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Foreign exchange intervention and exchange rate volatility in Peru

  • Alberto Humala
  • Gabriel Rodriguez

Flexible exchange rate experience in Peru has been accompanied by frequent official interventions in the form of foreign exchange purchases or sales. Monetary authority pursues reducing excess volatility in the exchange rate through its direct intervention. However, in recent years, this intervention has concentrated on US dollar purchases, apparently signalling a bias towards defending a given exchange rate level (not necessarily fixed). For the period 1994 to 2007, this document assesses consistency of the empirical evidence with the goal of reducing exchange rate volatility. Thus, it uses univariate and multivariate time series models subject to stochastic shifts to study currency pressures. Results suggest consistency with the reduced-volatility goal. Nonetheless, in line with other studies, factors such as the foreign exchange gap with respect to its trend also induce foreign exchange intervention.

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Article provided by Taylor & Francis Journals in its journal Applied Economics Letters.

Volume (Year): 17 (2010)
Issue (Month): 15 ()
Pages: 1485-1491

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Handle: RePEc:taf:apeclt:v:17:y:2010:i:15:p:1485-1491
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  1. Rasmus Fatum & Michael M. Hutchison, . "Is Sterilized Foreign Exchange Intervention Effective After All? An Event Study Approach," EPRU Working Paper Series 99-09, Economic Policy Research Unit (EPRU), University of Copenhagen. Department of Economics.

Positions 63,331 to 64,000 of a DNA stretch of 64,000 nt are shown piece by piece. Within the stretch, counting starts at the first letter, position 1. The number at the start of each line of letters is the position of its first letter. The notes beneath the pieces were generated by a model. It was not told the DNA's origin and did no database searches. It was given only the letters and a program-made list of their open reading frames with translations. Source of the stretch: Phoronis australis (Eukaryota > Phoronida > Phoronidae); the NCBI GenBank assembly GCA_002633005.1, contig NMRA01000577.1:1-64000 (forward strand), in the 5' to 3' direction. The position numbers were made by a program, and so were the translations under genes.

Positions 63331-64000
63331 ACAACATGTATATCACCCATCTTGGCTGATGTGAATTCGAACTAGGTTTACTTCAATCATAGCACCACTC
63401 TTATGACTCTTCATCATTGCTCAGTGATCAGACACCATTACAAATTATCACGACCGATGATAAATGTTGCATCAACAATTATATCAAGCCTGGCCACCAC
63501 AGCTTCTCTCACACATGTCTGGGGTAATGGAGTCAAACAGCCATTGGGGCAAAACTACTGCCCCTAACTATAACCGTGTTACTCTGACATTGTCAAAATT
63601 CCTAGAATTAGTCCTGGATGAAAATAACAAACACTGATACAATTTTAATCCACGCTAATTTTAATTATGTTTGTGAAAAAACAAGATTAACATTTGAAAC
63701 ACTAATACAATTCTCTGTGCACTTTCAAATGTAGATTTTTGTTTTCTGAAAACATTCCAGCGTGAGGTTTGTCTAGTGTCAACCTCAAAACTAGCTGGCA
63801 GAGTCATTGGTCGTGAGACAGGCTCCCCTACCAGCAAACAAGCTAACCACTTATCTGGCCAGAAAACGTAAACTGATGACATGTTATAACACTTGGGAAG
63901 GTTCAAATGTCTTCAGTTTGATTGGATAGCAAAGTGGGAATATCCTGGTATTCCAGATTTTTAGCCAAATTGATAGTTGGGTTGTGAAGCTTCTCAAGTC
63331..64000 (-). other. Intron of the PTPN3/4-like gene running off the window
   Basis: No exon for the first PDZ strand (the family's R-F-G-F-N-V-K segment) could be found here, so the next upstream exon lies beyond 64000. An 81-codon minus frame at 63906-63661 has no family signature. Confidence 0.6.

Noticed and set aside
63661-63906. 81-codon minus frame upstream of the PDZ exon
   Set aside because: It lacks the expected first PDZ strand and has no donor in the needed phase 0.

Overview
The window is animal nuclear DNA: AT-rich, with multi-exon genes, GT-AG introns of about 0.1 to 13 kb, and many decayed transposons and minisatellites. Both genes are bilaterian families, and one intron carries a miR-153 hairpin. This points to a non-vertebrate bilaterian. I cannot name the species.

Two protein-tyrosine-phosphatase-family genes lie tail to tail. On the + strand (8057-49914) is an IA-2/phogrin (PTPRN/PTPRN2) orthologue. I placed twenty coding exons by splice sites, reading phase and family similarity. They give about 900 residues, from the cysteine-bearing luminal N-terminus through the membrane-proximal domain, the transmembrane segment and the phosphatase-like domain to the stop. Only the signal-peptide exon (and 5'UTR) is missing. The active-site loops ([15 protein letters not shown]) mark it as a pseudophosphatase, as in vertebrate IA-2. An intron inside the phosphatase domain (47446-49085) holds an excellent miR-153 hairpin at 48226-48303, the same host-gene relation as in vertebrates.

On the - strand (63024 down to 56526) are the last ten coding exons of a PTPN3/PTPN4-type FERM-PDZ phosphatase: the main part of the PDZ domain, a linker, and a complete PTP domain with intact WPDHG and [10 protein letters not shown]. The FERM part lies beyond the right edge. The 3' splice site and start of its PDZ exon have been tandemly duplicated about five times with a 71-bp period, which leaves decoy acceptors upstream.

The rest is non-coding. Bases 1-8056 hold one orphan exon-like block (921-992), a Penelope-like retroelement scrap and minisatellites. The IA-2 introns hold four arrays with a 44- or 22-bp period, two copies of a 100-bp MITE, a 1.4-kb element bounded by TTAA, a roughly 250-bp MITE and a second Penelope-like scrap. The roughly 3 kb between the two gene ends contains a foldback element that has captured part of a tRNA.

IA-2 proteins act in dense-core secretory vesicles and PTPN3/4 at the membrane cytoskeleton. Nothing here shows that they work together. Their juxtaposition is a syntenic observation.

2. Michel Beine & Sébastien Laurent & Christelle Lecourt, 2003. "Official central bank interventions and exchange rate volatility: evidence from a regime-switching analysis," ULB Institutional Repository 2013/10437, ULB -- Universite Libre de Bruxelles.
  3. Mark P. Taylor, 2004. "Is Official Exchange Rate Intervention Effective?," Economica, London School of Economics and Political Science, vol. 71, pages 1-11, 02.
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  6. Herman Kamil, 2008. "Is Central Bank Intervention Effective Under Inflation Targeting Regimes? the Case of Colombia," IMF Working Papers 08/88, International Monetary Fund.
  7. Brunetti, Celso & Scotti, Chiara & Mariano, Roberto S. & Tan, Augustine H.H., 2008. "Markov switching GARCH models of currency turmoil in Southeast Asia," Emerging Markets Review, Elsevier, vol. 9(2), pages 104-128, June.
  8. Luis Carranza & Juan M. Cayo & José E. Galdón-Sánchez, 2003. "Exchange Rate Volatility and Economic Performance in Peru: A Firm Level Analysis," Faculty Working Papers 12/03, School of Economics and Business Administration, University of Navarra.
  9. Guillermo A. Calvo & Carmen M. Reinhart, 2002. "Fear Of Floating," The Quarterly Journal of Economics, MIT Press, vol. 117(2), pages 379-408, May.
  10. Hoshikawa, Takeshi, 2008. "The effect of intervention frequency on the foreign exchange market: The Japanese experience," Journal of International Money and Finance, Elsevier, vol. 27(4), pages 547-559, June.
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